It’s as if it were all a clever, nation-wide marketing scheme. Venezuelan shoppers were whipped into a frenzy by President Hugo Chavez’s announcement last week that he would devalue the bolivar, the country’s currency, by 32%.
The devaluation, which will be the 5th since 2003 (see graph) prompted a mad rush for appliances and other goods—especially imported ones—that are likely to get more expensive for Venezuelans once the currency policy kicks in. Starting tomorrow, February 13, the official exchange rate will go from 4.3 bolivars per US dollar to 6.3 bolivars.
In San Cristobal, a city in the western mountains of Venezuela, traffic congested the town’s main thoroughfares this past weekend as people rushed (link in Spanish) to acquire air conditioners, fridges, televisions, cameras and anything else they could get their hands on. Some customers—calling relatives from the electronics shop to inquire about the differences between LED and LCD television screens—made first-time purchases.
The scramble for goods was due to Venezuelans’ impending loss of purchasing power. Local economists don’t think that most wages will be hiked sufficiently to make up for the devaluation of the bolivar. In other words, consumer goods—which in Venezuela are largely imported from abroad—will become much more expensive.
The biggest losers might not even be the locals, but strangers stuck in a strange land: since 2009, foreign multinationals in Venezuela have been blocked from sending funds home, leaving $13 billion in dividends trapped in Venezuela. And now, these dividends will lose some $4.1 billion in value. Colgate-Palmolive, the soap and toothpaste vendor that generates 5% of its global sales in Venezuela, will lose $120 million. Avon, the cosmetics company, derived 11% of its global operating profit there in 2012, and it has $222 million worth of assets in Venezuelan currency, according to its most recent filings. These assets could lose a third of their value.
Several large Spanish companies, such as the telecoms company Telefónica, and BBVA, a large bank, will lose significant sums (link in Spanish). So could foreign oil comapnies like Chevron, Repsol, and Statoil, as well as Kraft, the food purveyor, and Diageo, the distiller.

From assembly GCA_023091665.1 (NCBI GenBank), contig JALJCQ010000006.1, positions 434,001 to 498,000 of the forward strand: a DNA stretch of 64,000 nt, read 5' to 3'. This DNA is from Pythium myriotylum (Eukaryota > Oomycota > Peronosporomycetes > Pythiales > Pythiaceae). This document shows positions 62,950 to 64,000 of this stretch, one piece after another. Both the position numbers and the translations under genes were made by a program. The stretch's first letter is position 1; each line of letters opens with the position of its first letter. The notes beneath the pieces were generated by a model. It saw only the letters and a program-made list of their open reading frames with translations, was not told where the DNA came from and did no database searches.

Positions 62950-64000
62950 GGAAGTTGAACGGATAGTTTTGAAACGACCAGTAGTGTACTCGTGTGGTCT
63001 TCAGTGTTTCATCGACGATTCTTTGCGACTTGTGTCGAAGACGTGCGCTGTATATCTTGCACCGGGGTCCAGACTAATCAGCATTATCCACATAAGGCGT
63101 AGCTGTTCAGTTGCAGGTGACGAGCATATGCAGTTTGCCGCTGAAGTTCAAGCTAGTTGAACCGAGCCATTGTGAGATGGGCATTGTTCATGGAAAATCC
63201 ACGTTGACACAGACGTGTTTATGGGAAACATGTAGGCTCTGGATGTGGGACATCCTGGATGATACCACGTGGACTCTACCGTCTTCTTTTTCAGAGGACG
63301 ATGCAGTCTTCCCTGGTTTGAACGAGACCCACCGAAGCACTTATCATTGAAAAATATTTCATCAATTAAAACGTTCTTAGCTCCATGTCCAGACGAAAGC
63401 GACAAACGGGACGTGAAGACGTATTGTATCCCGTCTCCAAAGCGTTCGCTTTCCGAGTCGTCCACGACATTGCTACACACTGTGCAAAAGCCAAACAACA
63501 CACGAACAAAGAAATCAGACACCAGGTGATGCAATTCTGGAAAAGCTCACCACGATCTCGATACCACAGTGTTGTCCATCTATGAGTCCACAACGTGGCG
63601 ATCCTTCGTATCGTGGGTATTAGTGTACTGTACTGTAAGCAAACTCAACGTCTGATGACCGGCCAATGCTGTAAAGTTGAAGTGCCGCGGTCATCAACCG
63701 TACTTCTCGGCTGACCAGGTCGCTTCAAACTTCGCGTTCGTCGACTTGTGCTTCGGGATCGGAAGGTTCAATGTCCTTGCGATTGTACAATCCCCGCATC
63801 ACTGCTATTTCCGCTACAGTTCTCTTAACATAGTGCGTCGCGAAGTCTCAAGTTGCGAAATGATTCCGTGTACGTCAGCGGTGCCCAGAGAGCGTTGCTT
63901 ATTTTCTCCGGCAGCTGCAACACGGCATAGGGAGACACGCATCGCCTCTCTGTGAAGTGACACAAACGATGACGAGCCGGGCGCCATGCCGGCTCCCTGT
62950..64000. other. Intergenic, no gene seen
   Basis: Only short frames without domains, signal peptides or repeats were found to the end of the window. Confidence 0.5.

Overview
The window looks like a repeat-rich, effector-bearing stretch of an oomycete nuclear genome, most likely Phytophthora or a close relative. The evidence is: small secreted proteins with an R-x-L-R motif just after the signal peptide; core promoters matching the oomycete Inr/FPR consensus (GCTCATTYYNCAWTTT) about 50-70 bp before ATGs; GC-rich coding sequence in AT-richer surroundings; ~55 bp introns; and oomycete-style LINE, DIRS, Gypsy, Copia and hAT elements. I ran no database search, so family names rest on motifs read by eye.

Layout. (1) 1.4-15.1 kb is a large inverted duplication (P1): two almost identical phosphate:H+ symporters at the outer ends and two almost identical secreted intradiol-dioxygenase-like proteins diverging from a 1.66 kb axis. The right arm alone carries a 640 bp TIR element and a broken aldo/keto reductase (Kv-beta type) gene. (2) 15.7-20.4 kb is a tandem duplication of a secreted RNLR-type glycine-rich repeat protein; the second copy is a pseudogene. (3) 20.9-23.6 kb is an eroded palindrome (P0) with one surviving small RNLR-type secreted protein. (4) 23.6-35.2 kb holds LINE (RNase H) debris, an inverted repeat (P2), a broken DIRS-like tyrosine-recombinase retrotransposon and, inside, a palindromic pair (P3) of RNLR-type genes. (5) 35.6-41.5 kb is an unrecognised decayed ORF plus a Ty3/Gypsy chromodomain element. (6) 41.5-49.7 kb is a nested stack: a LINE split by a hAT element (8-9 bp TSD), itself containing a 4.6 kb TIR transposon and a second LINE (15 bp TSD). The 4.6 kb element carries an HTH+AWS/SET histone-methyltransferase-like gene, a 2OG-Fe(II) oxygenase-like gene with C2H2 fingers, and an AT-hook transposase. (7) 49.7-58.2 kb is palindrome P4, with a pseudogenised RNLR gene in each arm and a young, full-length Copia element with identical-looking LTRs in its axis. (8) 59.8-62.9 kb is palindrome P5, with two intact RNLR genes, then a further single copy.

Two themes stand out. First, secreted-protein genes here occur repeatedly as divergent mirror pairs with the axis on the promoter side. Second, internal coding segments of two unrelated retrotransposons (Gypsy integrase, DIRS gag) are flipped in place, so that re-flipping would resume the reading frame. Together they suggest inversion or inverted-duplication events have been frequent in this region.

That said, the devaluation is good for PDVSA, the state-owned oil company, and for the state itself. Though manipulating the value of Venezuela’s currency won’t do anything to help PDVSA pump out more oil, the company will have now have more bolivars to pay local bills, since its sales are dollar-denominated. In theory, Venezuela’s entire export sector benefits from a more competitive exchange rate, but the truth is that PDVSA is responsible for 96% of the country’s exports. As a result of the currency move, the state’s revenues will increase 4%, and Venezuela’s deficit shrink some amount.
Venezuela’s foreign affairs minister, Elías Jaua (link in Spanish) said the devaluation was “among the measures the revolutionary government has devised to strengthen national production and stimulate exports.” Nicolas Maduro, the vice president slated to take power when Chavez dies, said the move was intended (link in Spanish) to “protect the currency from speculative attacks.”
In the meantime, even the Colombians next door are streaming into Venezuela to take advantage of what now seem like shopping bargains ahead of the exchange rate move tomorrow.